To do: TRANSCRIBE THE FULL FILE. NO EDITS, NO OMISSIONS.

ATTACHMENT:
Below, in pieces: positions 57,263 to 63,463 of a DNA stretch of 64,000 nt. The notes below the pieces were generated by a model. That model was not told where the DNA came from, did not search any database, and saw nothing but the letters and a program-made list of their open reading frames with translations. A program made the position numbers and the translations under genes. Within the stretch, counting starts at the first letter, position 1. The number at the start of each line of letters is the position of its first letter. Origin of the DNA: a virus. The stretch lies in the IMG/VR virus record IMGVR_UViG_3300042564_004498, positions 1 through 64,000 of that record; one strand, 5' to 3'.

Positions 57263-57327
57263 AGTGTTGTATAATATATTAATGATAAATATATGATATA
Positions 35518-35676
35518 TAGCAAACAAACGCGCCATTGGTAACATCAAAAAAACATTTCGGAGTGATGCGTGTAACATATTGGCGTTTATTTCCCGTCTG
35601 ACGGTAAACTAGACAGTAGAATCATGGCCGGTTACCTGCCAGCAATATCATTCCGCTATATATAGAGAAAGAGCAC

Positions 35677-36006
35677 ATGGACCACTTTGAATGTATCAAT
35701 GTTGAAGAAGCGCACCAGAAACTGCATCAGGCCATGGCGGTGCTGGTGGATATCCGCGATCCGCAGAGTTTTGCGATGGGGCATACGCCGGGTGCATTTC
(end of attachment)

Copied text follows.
Below, in pieces: positions 57,263 to 63,463 of a DNA stretch of 64,000 nt. The notes below the pieces were generated by a model. That model was not told where the DNA came from, did not search any database, and saw nothing but the letters and a program-made list of their open reading frames with translations. A program made the position numbers and the translations under genes. Within the stretch, counting starts at the first letter, position 1. The number at the start of each line of letters is the position of its first letter. Origin of the DNA: a virus. The stretch lies in the IMG/VR virus record IMGVR_UViG_3300042564_004498, positions 1 through 64,000 of that record; one strand, 5' to 3'.

Positions 57263-57327
57263 AGTGTTGTATAATATATTAATGATAAATATATGATATA
Positions 35518-35676
35518 TAGCAAACAAACGCGCCATTGGTAACATCAAAAAAACATTTCGGAGTGATGCGTGTAACATATTGGCGTTTATTTCCCGTCTG
35601 ACGGTAAACTAGACAGTAGAATCATGGCCGGTTACCTGCCAGCAATATCATTCCGCTATATATAGAGAAAGAGCAC

Positions 35677-36006
35677 ATGGACCACTTTGAATGTATCAAT
35701 GTTGAAGAAGCGCACCAGAAACTGCATCAGGCCATGGCGGTGCTGGTGGATATCCGCGATCCGCAGAGTTTTGCGATGGGGCATACGCCGGGTGCATTTC